According to the Library of Congress, in eight countries an “absolute ban” on trade or use of cryptocurrencies applies: Algeria, Bolivia, Egypt, Iraq, Morocco, Nepal, Pakistan and the United Arab Emirates.
An “implicit ban” applies to 15 other countries, including Bahrain, Bangladesh, China, Colombia, Dominican Republic, Indonesia, Iran, Kuwait, Lesotho, Lithuania, Macau, Oman, Qatar, Saudi Arabia and Taiwan.
In the United States and Canada, state and provincial securities regulators, coordinated through the North American Association of Securities Administrators, are investigating “bitcoin schemes” and initial cryptocurrency (ICO) offerings in 40 jurisdictions.
Several government agencies, departments and courts have classified bitcoin differently. The Central Bank of China banned the treatment of bitcoins by financial institutions in China in early 2014. In February 2018, the Chinese Government suspended virtual currency trading, banned initial coin offerings, and ended cryptocurrency mining.
In Russia, although cryptocurrencies are legal, it is illegal to buy goods with any currency other than the Russian rouble.
The regulations and prohibitions that apply to bitcoin extend to similar cryptocurrency systems.
Although cryptocurrencies are digital currencies that are managed through advanced encryption techniques, many governments have taken a cautious approach, fearing their lack of central control and the effects they could have on financial security.
Regulators in several countries have warned against cryptocurrencies and some have taken concrete regulatory action to deter users.
In addition, many banks do not offer services for cryptocurrencies and may refuse to offer services to virtual currency companies.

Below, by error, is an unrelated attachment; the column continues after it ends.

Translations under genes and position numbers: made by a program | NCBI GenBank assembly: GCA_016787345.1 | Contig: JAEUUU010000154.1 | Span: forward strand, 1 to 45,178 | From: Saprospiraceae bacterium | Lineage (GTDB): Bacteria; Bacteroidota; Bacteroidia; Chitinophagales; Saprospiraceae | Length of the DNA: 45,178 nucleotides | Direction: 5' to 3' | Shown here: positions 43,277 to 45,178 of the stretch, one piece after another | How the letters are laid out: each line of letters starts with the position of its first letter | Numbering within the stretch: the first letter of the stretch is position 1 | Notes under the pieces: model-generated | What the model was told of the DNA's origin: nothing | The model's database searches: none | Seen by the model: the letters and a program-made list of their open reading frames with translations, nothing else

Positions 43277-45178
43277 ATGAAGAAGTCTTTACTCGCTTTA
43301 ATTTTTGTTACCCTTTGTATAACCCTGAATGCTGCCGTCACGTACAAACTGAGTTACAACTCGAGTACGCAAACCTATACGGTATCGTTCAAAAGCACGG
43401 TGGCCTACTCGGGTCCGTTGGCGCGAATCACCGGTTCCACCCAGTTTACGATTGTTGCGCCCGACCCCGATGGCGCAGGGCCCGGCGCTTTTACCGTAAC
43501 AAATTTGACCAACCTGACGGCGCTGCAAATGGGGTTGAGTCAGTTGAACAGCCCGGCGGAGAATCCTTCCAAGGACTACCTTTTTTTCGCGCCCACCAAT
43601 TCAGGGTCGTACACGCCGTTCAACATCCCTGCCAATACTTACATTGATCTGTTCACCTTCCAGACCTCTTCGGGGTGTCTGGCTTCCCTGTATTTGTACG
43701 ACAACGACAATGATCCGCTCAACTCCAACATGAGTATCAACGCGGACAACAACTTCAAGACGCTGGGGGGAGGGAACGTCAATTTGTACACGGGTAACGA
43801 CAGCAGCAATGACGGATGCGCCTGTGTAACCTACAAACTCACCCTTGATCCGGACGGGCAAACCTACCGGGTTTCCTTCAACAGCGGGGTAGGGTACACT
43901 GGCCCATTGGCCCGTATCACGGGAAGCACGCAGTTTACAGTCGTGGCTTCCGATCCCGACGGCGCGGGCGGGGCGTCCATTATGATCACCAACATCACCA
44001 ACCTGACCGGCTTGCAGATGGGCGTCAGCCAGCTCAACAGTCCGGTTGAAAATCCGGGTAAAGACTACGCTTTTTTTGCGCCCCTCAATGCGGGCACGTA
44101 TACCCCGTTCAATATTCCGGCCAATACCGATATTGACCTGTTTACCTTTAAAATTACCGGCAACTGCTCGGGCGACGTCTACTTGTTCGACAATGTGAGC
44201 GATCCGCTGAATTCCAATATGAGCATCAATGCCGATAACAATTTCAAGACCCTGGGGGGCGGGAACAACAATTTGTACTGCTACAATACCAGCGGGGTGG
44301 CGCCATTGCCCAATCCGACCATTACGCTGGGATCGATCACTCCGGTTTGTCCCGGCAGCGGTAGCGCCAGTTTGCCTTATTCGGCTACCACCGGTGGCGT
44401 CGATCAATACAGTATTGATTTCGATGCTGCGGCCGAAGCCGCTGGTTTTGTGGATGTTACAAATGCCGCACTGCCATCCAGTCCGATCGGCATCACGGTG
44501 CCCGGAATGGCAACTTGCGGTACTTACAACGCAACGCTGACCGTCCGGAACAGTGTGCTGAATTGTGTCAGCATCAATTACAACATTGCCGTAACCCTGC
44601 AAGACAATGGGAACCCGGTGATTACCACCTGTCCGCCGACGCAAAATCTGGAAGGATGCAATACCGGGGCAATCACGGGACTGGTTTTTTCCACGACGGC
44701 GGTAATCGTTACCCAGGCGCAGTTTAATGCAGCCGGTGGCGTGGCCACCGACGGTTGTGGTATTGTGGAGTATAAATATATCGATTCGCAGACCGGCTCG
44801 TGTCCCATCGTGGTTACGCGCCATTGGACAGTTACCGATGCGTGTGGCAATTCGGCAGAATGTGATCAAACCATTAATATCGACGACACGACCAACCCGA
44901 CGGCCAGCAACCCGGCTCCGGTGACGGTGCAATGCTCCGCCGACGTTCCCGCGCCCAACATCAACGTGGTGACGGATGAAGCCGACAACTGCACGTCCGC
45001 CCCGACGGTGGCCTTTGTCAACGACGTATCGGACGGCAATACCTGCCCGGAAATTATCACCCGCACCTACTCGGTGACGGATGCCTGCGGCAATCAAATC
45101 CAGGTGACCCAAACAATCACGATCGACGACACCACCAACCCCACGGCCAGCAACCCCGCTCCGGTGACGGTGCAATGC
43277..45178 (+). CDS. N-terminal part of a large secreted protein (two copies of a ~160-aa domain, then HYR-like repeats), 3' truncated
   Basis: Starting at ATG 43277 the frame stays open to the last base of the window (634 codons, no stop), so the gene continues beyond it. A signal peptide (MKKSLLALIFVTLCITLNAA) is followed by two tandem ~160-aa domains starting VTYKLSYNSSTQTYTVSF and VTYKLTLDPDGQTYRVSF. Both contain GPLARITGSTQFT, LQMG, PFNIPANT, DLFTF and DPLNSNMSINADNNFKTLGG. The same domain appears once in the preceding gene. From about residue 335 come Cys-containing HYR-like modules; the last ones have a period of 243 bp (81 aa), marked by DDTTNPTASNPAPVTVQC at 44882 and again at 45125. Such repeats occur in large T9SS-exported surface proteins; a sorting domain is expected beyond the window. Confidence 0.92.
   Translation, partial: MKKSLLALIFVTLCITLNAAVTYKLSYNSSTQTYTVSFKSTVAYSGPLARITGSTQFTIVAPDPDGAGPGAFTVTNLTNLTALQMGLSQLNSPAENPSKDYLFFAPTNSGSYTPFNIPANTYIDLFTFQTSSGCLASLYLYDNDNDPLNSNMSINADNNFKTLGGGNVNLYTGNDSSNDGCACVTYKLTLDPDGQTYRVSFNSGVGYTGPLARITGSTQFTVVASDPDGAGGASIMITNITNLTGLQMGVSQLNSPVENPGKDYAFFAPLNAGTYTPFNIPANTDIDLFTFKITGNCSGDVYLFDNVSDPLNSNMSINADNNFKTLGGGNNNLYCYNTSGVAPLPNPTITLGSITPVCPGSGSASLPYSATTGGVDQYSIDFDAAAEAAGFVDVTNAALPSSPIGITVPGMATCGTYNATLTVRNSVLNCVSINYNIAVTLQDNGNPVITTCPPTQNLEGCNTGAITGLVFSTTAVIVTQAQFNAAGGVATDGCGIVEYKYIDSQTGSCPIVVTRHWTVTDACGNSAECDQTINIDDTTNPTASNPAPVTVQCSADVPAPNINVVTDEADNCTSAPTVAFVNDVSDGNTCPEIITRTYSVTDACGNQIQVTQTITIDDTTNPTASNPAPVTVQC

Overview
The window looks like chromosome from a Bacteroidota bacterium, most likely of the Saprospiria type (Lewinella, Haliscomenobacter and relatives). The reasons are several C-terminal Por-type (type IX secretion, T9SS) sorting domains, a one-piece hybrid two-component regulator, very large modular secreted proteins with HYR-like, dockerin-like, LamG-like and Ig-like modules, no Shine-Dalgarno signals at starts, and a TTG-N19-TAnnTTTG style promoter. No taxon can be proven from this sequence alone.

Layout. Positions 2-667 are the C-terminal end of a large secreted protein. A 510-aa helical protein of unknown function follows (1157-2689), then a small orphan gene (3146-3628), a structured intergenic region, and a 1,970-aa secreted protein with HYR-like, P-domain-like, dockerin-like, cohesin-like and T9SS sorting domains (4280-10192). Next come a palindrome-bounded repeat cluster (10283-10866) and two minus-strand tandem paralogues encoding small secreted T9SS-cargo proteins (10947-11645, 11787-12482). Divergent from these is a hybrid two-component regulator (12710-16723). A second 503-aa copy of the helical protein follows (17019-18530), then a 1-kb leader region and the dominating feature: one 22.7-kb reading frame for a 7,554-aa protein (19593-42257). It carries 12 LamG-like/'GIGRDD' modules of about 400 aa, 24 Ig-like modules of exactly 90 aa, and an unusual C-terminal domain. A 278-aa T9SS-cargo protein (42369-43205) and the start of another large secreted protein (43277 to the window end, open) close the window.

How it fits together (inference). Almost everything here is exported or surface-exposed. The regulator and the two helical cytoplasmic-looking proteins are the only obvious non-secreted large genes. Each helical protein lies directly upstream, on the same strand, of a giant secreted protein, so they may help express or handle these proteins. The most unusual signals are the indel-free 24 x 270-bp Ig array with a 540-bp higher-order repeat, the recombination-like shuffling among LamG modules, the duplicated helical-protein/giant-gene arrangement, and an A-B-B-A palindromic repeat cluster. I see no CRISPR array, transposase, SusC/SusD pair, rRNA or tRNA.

The first Bitcoin transaction was carried out in 2009 to pay for the order of two pizzas.
Since then the growth of Bitcoin trading volumes has been remarkable as can be seen in the following chart:
In August 2018, the Bank of Thailand announced its plans to create its own cryptocurrency, the Central Bank’s Digital Currency (CBDC).
Since then, many others have been studying the launch of digital currencies issued by central banks in countries such as the US, the UK, China and even the Eurozone, among others.
In centralized banking and economic systems, such as the U.S. Federal Reserve system, monetary authorities or governments control the supply of currency by printing units of fiat money or requiring additions to digital bank book records.
Decentralized cryptocurrency is produced by the entire cryptocurrency system collectively, at a rate that is defined when the system is created, and which is publicly known.
In May 2018 there were more than 1,800 cryptocurrency specifications.
Within a cryptocurrency system, the security, integrity and balance of the logbooks are maintained by a community of parties who control each other referred to as miners, who use their computers to help validate and time transactions, adding them to the ledger according to a certain time stamping scheme.